vx= 1 2µ µ −∂p ∂x ¶ (d2−y2), (E6.1.19)

in which −∂p/∂x and (d2y2) are both positive quantities. The velocity profile

is parabolic in shape, and is shown in Fig. E6.1.2.

Alternative integration procedure. Observe that we have usedindefinite

integrals in the above solution, and have employed the boundary conditions to determine the constants of integration. An alternative approach would again be to integrate Eqn. (E6.1.12) twice, but now to involvedefinite integrals by inserting the boundary conditions as limits of integration.

Thus, by separating variables, integrating once, and noting from symmetry about the centerline that dvx/dy= 0 at y= 0, we obtain:

µ Z dvx/dy 0 d µ dvx dy ¶ = ∂p ∂x Z y 0 dy, (E6.1.20) or: dvx dy = 1 µ µ ∂p ∂xy. (E6.1.21) A second integration, noting that vx = 0 at y =d (zero velocity in contact with

the upper plate—the no-slip condition) yields:

Z vx 0 dvx= 1 µ µ ∂p ∂x ¶ Z y d y dy. (E6.1.22) That is: vx= 1 2µ µ −∂p ∂x ¶ (d2y2), (E6.1.23)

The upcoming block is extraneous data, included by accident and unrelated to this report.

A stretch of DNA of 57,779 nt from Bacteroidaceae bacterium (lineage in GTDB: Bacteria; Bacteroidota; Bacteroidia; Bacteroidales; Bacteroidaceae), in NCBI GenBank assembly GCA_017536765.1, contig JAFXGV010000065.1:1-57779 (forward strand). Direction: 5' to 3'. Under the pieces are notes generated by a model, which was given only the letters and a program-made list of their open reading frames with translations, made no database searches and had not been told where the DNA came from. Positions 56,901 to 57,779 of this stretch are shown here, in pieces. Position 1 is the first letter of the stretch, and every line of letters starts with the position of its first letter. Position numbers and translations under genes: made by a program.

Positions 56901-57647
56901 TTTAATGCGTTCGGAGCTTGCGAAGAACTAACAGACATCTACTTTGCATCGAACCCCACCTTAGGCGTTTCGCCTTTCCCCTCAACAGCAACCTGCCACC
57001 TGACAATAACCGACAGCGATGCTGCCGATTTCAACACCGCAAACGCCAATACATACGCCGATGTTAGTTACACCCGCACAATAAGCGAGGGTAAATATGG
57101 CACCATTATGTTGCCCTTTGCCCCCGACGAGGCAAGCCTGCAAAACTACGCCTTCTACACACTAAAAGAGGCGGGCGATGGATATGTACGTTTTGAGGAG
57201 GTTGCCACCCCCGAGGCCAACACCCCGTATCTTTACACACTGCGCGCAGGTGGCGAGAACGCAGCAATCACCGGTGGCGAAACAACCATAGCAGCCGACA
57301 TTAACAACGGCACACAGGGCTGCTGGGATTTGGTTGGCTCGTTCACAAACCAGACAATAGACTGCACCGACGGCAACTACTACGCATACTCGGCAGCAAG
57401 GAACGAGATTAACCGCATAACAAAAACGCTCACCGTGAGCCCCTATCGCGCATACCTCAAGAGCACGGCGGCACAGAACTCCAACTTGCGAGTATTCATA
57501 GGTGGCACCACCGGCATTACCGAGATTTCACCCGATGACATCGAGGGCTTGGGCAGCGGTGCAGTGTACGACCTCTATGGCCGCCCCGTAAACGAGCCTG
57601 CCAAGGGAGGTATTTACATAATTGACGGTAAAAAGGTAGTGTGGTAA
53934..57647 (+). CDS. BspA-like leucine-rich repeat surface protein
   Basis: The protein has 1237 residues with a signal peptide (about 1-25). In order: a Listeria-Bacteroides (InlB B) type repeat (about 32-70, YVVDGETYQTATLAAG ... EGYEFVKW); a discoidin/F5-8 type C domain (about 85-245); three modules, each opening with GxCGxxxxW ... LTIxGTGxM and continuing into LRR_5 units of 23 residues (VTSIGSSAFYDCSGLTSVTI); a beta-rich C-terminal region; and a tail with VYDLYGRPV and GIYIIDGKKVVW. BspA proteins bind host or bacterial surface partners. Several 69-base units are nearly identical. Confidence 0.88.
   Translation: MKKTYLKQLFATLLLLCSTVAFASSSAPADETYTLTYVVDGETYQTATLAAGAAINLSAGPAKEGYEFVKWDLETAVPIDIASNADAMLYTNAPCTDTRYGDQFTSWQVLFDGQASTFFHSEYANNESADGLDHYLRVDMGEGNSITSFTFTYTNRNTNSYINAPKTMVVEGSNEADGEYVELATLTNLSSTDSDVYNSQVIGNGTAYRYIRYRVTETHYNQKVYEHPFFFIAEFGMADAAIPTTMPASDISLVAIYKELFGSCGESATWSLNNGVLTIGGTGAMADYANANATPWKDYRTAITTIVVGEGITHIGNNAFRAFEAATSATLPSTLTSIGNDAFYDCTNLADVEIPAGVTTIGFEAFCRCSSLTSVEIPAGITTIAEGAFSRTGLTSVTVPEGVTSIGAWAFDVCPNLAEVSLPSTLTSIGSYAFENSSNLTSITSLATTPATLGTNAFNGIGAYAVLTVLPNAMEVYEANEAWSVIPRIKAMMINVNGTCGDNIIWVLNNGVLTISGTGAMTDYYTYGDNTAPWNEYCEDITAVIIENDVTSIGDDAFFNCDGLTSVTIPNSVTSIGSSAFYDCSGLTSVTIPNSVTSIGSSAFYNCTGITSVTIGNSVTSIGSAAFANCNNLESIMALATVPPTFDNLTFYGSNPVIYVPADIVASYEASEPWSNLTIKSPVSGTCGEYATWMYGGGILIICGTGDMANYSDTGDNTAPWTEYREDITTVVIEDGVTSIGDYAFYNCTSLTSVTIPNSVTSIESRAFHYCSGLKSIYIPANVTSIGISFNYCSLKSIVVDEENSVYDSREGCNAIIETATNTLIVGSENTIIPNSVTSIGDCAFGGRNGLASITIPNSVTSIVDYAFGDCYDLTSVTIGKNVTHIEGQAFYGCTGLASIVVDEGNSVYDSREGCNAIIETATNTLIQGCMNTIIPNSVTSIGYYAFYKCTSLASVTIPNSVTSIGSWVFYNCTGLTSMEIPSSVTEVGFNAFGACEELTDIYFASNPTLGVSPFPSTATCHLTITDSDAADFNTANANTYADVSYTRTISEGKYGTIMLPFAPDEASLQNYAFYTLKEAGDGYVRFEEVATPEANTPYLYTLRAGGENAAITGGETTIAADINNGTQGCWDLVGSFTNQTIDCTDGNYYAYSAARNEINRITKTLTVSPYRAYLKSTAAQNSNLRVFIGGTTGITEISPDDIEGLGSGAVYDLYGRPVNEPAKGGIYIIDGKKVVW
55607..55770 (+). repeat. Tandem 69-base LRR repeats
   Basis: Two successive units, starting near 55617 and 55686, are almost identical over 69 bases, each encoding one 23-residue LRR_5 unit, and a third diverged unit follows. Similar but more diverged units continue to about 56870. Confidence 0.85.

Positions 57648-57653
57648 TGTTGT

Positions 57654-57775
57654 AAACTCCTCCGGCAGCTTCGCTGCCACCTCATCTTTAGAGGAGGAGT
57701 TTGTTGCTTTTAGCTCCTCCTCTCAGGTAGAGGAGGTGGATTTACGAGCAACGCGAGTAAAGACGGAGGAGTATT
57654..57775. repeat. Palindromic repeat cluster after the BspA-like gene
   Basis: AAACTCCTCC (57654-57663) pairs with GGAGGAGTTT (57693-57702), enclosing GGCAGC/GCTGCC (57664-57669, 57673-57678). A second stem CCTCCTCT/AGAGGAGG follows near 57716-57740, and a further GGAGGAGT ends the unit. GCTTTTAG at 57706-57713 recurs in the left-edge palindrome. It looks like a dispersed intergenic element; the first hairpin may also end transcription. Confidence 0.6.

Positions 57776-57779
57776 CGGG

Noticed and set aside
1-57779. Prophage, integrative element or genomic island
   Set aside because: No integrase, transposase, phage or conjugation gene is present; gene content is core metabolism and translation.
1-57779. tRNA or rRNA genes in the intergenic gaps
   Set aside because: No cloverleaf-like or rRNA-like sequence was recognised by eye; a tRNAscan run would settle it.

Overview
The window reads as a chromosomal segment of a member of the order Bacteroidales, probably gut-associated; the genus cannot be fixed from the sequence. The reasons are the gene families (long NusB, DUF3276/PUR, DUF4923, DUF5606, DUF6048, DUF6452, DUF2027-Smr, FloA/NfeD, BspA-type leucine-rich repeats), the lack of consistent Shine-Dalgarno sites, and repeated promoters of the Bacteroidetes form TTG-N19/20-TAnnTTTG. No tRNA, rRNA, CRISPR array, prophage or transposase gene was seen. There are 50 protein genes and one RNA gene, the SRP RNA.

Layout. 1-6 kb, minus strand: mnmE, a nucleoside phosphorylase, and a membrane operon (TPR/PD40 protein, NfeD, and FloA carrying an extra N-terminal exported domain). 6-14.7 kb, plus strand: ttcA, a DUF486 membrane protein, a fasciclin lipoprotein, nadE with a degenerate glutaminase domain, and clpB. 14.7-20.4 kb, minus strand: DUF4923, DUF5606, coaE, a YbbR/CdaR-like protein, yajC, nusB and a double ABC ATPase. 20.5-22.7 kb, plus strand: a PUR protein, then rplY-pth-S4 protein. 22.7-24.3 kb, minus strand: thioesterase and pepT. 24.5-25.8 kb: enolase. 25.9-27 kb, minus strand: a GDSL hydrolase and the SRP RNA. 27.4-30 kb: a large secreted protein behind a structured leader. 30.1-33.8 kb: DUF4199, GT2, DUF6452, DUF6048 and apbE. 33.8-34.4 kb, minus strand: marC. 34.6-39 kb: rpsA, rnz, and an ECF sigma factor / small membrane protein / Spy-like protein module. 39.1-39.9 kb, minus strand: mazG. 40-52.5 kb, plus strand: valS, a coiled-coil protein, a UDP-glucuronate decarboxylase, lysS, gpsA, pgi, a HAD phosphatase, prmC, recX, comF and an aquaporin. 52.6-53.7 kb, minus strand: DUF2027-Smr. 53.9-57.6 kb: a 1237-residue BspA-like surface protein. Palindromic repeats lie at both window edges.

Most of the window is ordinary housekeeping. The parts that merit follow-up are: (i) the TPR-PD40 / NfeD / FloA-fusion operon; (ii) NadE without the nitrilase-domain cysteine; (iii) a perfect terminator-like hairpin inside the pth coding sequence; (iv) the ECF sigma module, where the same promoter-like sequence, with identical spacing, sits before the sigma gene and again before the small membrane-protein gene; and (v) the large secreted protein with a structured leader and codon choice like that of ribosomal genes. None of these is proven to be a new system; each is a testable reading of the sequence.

in which two minus signs have been introduced into the right-hand side in order to make quantities in both parentheses positive. This result is identical to the earlier


6.2—Solution of the Equations of Motion in Rectangular Coordinates 279

Eqn. (E6.1.19). The student is urged to become familiar with both procedures, before deciding on the one that is individually best suited.

Also, the reader who is troubled by the assumption of symmetry of vx about

the centerline (and by never using the fact that vx = 0 at y = −d), should be

reassured by an alternative approach, starting from Eqn. (E6.1.15):

vx= 1 2µ µ ∂p ∂xy2+c1y+c2. (E6.1.24)

Application of the two boundary conditions, vx = 0 aty =±d, gives